Mini Review

How biochemistry and neurophysiology are involved in the re-education of deglutition

Patrick Fellus*

Président of the French Pediatric Orthodontic Society, University Hospital Robert Debré Paris, France 

Corresponding author: Dr. Patrick Fellus, Président of the French Pediatric Orthodontic Society, University Hospital Robert Debré Paris, France, E-mail:


The transition from suction-type deglutition to dental-type deglutition needs to occur spontaneously between 3 and 4 years of age, but the genetic information for this is not expressed systematically. When this transition does not occur spontaneously, the new program needs to be engrammed by conscious actions or by stimulation of the sensory-motor areas.

Keywords: deglutition, short-term memory, procedural memory


Suction-type deglutition, which is a physiological mode for swallowing saliva in young infants, is an automatization that develops at the level of the brainstem in utero. Dietary alteration progressively integrates a cortical activity for control of the programming of deglutition, although this first mode of deglutition remains physiological as long as the primary dentition has not come in and mastication has not begun. Beginning at four years of age, the implementation of mastication sets off a new programming of deglutition in 60% of children referred to as dentition-type deglutition. It takes place naturally (bottom-up approach), stimulating the sensory-motor areas: “The anatomical components are the same but the programming of deglutition is reconfigured” [4]. It involves developmental plasticity. By way of the muscle forces that it generates, this new mode of deglutition promotes optimal growth of the maxilla [5].

But the endogenous or innate factors only give rise to potentialities.  “It is only expressed when adequate exogenous conditions occur in a timely manner” (JP Changeux) [1]. Dawson Church stated that “genes are activated or inactivated by our beliefs, our emotions, and our attitudes”.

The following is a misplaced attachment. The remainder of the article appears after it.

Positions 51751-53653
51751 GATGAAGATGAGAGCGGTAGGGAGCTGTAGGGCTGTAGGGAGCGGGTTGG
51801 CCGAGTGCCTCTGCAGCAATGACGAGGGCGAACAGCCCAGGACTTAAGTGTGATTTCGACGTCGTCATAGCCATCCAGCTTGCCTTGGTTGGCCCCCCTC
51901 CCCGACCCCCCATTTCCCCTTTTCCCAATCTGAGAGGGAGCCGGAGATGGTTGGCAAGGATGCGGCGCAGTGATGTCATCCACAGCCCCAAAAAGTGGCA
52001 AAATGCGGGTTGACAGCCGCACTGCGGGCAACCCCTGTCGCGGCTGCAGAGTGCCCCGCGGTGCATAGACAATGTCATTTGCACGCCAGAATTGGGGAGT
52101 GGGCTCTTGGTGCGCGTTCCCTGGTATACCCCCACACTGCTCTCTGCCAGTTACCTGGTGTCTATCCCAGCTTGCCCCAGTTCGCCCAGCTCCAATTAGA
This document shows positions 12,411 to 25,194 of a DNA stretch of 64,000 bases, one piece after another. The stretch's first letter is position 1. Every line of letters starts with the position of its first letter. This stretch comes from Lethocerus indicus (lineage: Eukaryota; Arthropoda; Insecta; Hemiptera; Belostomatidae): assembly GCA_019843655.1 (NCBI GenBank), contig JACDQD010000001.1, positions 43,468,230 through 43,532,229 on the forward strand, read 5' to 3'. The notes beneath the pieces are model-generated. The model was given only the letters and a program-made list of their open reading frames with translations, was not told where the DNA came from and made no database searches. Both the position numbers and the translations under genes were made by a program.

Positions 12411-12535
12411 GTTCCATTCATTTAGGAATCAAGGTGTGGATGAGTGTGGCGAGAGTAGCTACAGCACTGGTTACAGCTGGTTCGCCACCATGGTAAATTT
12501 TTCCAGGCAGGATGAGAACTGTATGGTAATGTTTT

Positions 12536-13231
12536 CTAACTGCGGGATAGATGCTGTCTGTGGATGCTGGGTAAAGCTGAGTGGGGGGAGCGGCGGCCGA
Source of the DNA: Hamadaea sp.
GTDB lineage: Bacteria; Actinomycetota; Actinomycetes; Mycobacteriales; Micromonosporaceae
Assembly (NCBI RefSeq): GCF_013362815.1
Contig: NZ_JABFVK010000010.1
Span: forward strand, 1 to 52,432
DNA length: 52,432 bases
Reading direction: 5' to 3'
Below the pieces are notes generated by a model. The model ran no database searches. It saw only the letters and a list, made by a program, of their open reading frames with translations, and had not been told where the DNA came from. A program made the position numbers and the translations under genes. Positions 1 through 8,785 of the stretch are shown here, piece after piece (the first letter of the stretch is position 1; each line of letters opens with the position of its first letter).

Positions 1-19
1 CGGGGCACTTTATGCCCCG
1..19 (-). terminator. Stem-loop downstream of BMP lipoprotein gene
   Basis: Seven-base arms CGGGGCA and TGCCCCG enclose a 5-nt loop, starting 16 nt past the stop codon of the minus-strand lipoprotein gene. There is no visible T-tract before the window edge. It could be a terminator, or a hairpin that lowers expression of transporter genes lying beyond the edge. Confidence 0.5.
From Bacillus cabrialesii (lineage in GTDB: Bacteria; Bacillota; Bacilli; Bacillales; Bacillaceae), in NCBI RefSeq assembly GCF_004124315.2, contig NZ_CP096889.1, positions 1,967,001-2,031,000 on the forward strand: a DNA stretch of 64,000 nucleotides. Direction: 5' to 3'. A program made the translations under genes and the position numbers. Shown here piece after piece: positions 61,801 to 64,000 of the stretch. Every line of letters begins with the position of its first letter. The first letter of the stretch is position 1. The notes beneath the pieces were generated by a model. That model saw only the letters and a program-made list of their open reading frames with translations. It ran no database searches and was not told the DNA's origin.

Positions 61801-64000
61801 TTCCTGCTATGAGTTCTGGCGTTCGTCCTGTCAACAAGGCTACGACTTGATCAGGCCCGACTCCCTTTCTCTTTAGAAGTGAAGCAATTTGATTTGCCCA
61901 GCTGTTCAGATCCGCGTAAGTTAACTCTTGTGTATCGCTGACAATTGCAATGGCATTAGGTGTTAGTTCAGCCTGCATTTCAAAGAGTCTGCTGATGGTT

Two main causes for the persistence of suction-type deglutition:  the child has never had the opportunity to discover this new mode of functioning as their dietary habits did not elicit mastication; the child discovered it but the limbic system, a prerequisite for engramming a new program, did not retain it, generally for psychological reasons (emotional immaturity, continued thumb sucking, use of a pacifier or bottle). Most of the children requiring orthodontic treatment are found in the latter category. Re-education of orofacial functions (plasticity linked with experience) is hence a necessity recognized by nearly all practitioners when undertaking orthodontic treatment, but it is necessary to properly understand the neuroanatomy as well as the physiology to achieve reproducible and controllable results.

Re-education of Deglutition

What strategies should be implemented?

1) Hope that normalization of the dental arches will lead to an alteration in function. This is all the more feasible when using a removable retainer. Indeed, the use of an item that alters the proprioceptive feelings will automatically lead to an alteration of the afferent signal and hence facilitate alteration of the efferent signal. Alteration of the anatomical setting by the treatment will allow the program to engage naturally, although without monitoring the new praxis could well remain dysfunctional. However, care must be taken with fixed retainers.